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  • Michael Krakovskiy 3:21 am on March 25, 2011 Permalink | Reply
    Tags: Music, Tweet   

    The twitterification of the blogosphere 

    This particular train of thought went through my mind a bit too often lately:

    1) Hey, here’s a good idea for a blog post
    2) Nah, I’ll just tweet it
    3) Hmm, I can’t fit it in a tweet
    4) Maybe I’ll just tell my co-workers at lunch
    5) Nah, they won’t appreciate it.
    6) Oh, hey, here’s another good idea

    Think of all the saved bandwidth!

     
  • Michael Krakovskiy 9:57 pm on September 13, 2006 Permalink | Reply
    Tags: Cheap Trick, Dialogues of Plato, , , Murdoch Erotica, Music, Platon, Sneeze, Warner Bros. Records   

    Murdoch Erotica 

    In the tradition of The Sneeze, which runs “What May It Be“, I present my own version:

    Rupert Murdoch

    Before your fill my blog with indecent comments, I quickly present the answer: it’s Billionaire Tyrant’s upper bridge of the nose, as photographed by Platon for Wired Magazine article “His Space.”

    Rupert Murdoch

    Using harsh lighting that brings out every wrinkle is a cheap trick, Platon. I might just be jealous because nobody lets me take magazine cover photos, but if I did, I’d probably come up with something other than “face closeup”, “three quarter turn from below” and “sit your model down and take a picture from crotch level”.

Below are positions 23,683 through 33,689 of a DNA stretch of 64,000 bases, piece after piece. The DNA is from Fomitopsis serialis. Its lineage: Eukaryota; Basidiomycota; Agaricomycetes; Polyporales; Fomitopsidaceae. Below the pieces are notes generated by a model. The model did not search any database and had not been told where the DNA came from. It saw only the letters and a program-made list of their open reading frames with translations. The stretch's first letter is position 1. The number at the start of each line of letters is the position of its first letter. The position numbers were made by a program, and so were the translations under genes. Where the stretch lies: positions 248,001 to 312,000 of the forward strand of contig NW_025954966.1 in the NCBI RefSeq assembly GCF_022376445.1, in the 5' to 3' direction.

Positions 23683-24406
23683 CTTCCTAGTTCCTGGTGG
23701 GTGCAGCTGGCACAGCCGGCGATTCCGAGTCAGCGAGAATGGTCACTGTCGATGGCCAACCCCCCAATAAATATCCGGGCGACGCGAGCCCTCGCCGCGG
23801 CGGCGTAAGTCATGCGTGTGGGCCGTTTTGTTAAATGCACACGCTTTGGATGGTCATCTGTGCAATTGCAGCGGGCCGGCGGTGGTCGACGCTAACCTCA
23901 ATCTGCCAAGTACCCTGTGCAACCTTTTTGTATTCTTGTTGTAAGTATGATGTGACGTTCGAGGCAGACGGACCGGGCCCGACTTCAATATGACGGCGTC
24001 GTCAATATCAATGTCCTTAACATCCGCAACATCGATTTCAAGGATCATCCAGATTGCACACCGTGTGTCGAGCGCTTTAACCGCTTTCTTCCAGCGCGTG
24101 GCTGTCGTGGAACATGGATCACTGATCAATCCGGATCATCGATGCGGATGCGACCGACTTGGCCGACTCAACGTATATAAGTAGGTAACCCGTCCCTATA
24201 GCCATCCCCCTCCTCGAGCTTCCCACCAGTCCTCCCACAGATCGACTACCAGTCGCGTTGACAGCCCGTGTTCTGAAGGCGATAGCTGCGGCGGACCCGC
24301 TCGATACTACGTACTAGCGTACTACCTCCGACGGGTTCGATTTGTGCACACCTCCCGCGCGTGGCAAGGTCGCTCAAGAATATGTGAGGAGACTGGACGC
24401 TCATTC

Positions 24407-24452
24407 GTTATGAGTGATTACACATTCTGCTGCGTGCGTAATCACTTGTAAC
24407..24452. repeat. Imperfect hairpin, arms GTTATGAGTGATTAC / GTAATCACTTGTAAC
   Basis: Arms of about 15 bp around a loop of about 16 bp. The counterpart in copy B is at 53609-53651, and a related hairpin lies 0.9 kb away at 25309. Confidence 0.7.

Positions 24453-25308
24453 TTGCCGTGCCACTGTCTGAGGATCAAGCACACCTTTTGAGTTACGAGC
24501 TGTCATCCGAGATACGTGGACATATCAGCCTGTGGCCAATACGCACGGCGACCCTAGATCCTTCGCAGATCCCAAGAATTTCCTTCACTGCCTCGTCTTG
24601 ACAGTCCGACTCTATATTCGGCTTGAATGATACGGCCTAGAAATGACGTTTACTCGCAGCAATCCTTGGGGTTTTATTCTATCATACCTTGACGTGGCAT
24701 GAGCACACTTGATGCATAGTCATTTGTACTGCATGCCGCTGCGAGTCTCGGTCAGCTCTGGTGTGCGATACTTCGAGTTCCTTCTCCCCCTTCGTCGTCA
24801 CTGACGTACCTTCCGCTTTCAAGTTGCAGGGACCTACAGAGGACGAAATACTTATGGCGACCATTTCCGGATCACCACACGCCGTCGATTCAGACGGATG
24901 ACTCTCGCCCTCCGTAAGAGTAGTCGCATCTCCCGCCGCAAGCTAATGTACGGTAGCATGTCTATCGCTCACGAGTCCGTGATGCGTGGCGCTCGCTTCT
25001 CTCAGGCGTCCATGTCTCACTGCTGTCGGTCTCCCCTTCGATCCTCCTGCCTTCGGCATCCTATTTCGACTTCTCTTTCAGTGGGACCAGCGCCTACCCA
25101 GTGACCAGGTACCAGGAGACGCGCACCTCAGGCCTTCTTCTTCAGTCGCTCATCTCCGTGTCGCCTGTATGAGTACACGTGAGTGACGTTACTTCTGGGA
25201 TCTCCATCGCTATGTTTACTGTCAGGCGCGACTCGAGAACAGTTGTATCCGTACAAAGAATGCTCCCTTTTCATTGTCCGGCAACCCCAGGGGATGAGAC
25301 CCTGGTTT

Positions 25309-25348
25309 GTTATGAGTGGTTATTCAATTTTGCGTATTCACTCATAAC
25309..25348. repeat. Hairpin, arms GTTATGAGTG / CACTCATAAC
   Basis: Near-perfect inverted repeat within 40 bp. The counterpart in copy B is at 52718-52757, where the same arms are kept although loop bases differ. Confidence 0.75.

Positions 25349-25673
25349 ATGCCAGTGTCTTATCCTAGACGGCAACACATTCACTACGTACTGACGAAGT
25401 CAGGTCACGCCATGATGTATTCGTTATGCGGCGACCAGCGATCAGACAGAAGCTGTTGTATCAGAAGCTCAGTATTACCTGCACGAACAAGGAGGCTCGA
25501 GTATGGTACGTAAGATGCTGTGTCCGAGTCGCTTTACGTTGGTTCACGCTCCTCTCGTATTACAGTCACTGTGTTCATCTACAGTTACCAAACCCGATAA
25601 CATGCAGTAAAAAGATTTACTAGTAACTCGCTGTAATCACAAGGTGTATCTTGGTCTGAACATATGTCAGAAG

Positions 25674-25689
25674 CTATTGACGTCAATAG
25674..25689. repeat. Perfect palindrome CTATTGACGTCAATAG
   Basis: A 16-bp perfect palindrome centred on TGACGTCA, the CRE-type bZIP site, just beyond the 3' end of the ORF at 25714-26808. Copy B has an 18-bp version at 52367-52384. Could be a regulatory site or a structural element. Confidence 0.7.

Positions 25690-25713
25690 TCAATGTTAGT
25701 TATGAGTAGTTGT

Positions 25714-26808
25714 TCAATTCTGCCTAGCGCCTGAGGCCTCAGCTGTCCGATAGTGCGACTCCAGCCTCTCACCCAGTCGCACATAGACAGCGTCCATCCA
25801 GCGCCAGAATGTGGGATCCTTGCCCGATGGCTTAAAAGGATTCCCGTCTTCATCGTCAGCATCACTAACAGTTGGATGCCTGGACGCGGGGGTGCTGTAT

• Michael Krakovskiy 7:35 am on August 3, 2006 Permalink | Reply
    Tags: 88.3 WBGO, , Billie Holiday, Book:Billie Holiday, , , Diana Krall, Ella Fitzgerald, , iTunes store, Jazz, Lady Day, Lew Brown, Louis Brownstein, , Music, , , , The Jazz Singers, , , velvet-voiced announcer   

    Use and Usability 

    I was in my car today, listening to 88.3 WBGO Newark, the local jazz station. They played a song that I’ve never heard before. I instantly recognized the singer as Billie Holiday, but forgot the name of the album that the velvet-voiced announcer mentioned after the song.